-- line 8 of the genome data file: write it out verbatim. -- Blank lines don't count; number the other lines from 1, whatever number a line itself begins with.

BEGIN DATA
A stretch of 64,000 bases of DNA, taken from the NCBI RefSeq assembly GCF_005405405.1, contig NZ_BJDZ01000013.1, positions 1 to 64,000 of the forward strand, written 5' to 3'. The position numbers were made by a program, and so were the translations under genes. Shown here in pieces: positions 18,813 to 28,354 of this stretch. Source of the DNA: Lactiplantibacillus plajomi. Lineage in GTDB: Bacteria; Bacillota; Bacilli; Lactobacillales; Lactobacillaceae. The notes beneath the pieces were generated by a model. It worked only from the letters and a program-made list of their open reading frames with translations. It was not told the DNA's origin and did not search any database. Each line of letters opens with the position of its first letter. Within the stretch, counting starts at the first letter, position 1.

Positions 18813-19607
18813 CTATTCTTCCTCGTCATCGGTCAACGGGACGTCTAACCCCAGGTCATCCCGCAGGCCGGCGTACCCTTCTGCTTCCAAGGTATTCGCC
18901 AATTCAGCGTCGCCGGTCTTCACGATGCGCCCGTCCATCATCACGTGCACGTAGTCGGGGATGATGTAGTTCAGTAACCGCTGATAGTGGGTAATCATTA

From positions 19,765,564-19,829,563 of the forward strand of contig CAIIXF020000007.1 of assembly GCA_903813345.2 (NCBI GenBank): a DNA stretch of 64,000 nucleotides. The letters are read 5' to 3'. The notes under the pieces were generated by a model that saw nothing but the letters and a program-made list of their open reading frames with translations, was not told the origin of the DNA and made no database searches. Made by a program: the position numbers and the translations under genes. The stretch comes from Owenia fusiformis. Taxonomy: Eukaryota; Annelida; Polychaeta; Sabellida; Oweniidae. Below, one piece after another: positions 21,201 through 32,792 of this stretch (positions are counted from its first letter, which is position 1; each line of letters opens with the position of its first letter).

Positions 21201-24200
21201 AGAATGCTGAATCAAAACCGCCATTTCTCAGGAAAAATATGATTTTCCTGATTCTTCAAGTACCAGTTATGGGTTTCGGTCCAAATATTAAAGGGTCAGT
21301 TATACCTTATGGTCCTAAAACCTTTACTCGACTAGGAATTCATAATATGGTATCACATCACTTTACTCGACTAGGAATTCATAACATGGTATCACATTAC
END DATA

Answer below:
21301 TATACCTTATGGTCCTAAAACCTTTACTCGACTAGGAATTCATAATATGGTATCACATCACTTTACTCGACTAGGAATTCATAACATGGTATCACATTAC